Only Clevelanders would not snigger at a book titled World Film Locations: Cleveland.
Admittedly, my hometown isn’t the most exotic local feature in the World Film Locations series. Most would not list Cleveland in the same tier as New York or Chicago, it’s not as romantically scenic as San Francisco or New Orleans, and it doesn’t have the worldly glamour as any of the non-American cities. But here we are nonetheless. The timing of this slim volume’s publication, in the fall of 2016, added an unexpected coda to an otherwise good year for Cleveland’s long-jittery self-image.
Cleveland is all aglow after having finally shaken the losing-sports-teams monkey from its back, thanks to the NBA champion Cavaliers and the valiant World Series run by the Indians (our football team, the Browns, still lags significantly behind the parade, but that’s another story). Scoff at that all you want, sports haters, but the fortunes of our teams have always been close to our psyches, especially in the 52 years between major league championship celebrations in Cleveland, and with all the heartbreaks we’ve named like hurricanes to remember them (led by that unholy trinity of The Drive, The Fumble, and The Shot).
Toss in all our years of being a national punchline for comics seeking a cheap laugh, and the very real decades of economic decline and racial disparities (the Tamar Rice shooting you probably heard about, the 137 shots police fired into a stopped vehicle a few years back, you probably didn’t), and you might begin to understand why Cleveland clings to any form of outside validation more fervently than other cities.
Landing the Rock and Roll Hall of Fame & Museum in the ‘90s was one such validation (even if we get to host the induction ceremonies only once every three years). Landing the 2016 Republican National Convention was another. For four days last summer, America got to watch a staunchly Democratic city host the GOP’s coronation of its candidate. This wasn’t about bipartisanship, this was all about the tourism dollars a convention brings, and the chance to showcase the city as a place where others might want to spend their tourism dollars, too.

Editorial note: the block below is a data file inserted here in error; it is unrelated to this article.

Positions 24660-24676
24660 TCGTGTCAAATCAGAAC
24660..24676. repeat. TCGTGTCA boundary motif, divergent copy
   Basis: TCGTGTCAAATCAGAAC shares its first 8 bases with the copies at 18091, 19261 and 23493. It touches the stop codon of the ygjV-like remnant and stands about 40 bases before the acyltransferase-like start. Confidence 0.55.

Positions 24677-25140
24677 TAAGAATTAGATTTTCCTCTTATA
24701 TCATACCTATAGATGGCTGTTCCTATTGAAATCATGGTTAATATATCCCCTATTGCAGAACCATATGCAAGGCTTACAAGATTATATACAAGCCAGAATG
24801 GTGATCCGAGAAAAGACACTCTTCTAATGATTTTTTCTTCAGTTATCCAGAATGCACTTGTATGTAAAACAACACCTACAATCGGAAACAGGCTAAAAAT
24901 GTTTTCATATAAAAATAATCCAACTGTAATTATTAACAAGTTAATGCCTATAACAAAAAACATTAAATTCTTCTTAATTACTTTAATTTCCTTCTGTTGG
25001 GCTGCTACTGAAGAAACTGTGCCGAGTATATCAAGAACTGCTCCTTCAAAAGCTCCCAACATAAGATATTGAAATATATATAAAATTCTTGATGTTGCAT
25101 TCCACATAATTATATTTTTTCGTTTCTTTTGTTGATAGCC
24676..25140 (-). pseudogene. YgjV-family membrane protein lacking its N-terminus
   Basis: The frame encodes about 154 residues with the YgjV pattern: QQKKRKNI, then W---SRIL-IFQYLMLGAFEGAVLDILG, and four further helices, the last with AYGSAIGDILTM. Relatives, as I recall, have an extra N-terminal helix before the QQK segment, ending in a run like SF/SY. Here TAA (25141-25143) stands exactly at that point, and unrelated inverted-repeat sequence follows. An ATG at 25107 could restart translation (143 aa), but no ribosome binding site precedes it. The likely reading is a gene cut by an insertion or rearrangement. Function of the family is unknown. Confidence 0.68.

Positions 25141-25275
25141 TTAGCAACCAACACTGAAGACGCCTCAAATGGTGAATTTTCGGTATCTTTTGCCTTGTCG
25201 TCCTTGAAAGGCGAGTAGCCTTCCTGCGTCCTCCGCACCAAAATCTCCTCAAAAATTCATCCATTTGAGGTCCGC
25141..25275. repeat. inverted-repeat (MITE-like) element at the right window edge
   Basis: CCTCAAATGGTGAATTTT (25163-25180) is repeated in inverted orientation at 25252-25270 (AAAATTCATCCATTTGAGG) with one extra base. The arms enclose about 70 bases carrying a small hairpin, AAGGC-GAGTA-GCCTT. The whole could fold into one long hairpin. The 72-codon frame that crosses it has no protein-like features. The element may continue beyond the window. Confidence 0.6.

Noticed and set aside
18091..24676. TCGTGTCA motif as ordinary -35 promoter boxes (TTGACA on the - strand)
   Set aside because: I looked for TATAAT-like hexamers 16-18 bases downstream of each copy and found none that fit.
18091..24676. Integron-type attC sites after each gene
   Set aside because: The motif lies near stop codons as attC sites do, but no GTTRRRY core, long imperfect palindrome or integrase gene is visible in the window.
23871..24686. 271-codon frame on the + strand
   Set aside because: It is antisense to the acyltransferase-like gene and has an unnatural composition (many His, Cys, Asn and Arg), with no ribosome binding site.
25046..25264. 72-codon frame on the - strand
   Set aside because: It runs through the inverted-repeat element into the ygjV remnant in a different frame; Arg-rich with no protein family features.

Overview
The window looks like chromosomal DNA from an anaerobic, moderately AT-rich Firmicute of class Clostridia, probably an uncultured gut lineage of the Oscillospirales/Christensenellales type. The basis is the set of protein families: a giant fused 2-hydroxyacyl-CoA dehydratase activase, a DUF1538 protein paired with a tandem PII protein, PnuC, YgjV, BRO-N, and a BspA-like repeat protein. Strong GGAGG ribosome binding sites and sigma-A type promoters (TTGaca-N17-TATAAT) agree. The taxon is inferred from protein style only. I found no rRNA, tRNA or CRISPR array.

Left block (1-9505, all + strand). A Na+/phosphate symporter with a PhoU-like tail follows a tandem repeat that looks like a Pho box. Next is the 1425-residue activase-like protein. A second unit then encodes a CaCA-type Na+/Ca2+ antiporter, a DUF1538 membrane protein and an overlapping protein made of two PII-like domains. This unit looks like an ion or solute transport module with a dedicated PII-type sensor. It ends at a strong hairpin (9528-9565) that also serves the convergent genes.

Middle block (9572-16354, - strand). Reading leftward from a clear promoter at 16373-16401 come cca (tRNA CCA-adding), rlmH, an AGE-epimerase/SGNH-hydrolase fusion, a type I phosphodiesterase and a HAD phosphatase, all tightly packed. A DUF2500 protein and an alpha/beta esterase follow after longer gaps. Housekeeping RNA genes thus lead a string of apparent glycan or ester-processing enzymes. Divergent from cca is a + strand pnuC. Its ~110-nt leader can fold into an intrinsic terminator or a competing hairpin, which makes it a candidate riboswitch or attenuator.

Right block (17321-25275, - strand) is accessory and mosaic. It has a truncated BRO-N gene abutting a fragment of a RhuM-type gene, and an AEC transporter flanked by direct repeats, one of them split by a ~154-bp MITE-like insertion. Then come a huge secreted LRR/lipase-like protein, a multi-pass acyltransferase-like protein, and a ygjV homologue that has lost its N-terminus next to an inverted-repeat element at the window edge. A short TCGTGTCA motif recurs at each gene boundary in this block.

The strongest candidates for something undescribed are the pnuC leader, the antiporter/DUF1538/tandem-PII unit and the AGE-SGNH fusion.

The city worked for months on an already re-gentrifying downtown: a former bank building rotunda now houses a supermarket, there’s a visitors’ bureau at the end of a block of trendy bars and restaurants, and Public Square was reconfigured to eliminate bus and car traffic through its four quadrants. No matter that most of the visitors never ventured much past downtown to see where efforts to pretty up the place did not extend (and there are many of them, in what was once the foreclosure capital of America). What counted was that Cleveland looked good in the spotlight (and also that anti-Donald Trump protestors didn’t make a total mess of the city).
But only Clevelanders would care about such things, which is perfectly fine by us Clevelanders. Not surprisingly, it took someone with Cleveland ties to make the World Film Locations inclusion happen: Alberto Zambenedetti, who previously taught cinema studies at Oberlin College, about a half-hour west of the city (and who edited the Florence, Italy volume of the series). Most of the contributors have Cleveland and/or Oberlin ties, but this isn’t a piece of rank boosterism. The essays here dissect the local elements of movies filmed in Cleveland, and tell some additional stories about the town’s cinema heritage.
Cleveland’s film resume doesn’t equal even a Toronto or Vancouver, but it’s been hiding in plain sight behind some fairly notable films over the years. The roll call — 44 films in the book, and counting (more on that shortly) — comprise a snapshot of the evolution of Hollywood filmmaking away from Hollywood: from a place specific to a film’s plot; to an under-filmed place with a specific feel dictated by the script; to a place to shoot big-budget features, with a sizeable pool of local supporting workers and a local film commission eager to bring in high-profile projects.